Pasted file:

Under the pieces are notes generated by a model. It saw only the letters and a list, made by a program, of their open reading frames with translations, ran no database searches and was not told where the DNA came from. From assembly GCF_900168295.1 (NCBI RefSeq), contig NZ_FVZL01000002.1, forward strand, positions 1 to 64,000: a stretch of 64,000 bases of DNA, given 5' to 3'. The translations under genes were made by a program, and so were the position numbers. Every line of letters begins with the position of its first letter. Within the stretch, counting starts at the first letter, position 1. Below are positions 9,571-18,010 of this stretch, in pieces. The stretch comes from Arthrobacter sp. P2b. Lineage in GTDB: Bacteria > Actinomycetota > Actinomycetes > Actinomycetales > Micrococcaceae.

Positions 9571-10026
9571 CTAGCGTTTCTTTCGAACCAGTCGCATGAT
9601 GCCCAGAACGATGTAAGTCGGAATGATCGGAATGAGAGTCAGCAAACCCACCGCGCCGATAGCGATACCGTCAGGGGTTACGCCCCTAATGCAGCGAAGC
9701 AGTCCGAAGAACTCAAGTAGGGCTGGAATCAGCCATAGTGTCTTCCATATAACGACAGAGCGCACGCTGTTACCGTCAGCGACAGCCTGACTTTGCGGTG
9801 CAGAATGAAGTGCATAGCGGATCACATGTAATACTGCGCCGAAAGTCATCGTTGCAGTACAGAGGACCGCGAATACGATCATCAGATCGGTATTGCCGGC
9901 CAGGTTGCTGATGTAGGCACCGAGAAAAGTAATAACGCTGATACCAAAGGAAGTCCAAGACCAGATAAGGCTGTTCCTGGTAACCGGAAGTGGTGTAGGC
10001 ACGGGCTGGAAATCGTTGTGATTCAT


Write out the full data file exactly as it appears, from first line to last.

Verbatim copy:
Under the pieces are notes generated by a model. It saw only the letters and a list, made by a program, of their open reading frames with translations, ran no database searches and was not told where the DNA came from. From assembly GCF_900168295.1 (NCBI RefSeq), contig NZ_FVZL01000002.1, forward strand, positions 1 to 64,000: a stretch of 64,000 bases of DNA, given 5' to 3'. The translations under genes were made by a program, and so were the position numbers. Every line of letters begins with the position of its first letter. Within the stretch, counting starts at the first letter, position 1. Below are positions 9,571-18,010 of this stretch, in pieces. The stretch comes from Arthrobacter sp. P2b. Lineage in GTDB: Bacteria > Actinomycetota > Actinomycetes > Actinomycetales > Micrococcaceae.

Positions 9571-10026
9571 CTAGCGTTTCTTTCGAACCAGTCGCATGAT
9601 GCCCAGAACGATGTAAGTCGGAATGATCGGAATGAGAGTCAGCAAACCCACCGCGCCGATAGCGATACCGTCAGGGGTTACGCCCCTAATGCAGCGAAGC
9701 AGTCCGAAGAACTCAAGTAGGGCTGGAATCAGCCATAGTGTCTTCCATATAACGACAGAGCGCACGCTGTTACCGTCAGCGACAGCCTGACTTTGCGGTG
9801 CAGAATGAAGTGCATAGCGGATCACATGTAATACTGCGCCGAAAGTCATCGTTGCAGTACAGAGGACCGCGAATACGATCATCAGATCGGTATTGCCGGC
9901 CAGGTTGCTGATGTAGGCACCGAGAAAAGTAATAACGCTGATACCAAAGGAAGTCCAAGACCAGATAAGGCTGTTCCTGGTAACCGGAAGTGGTGTAGGC
10001 ACGGGCTGGAAATCGTTGTGATTCAT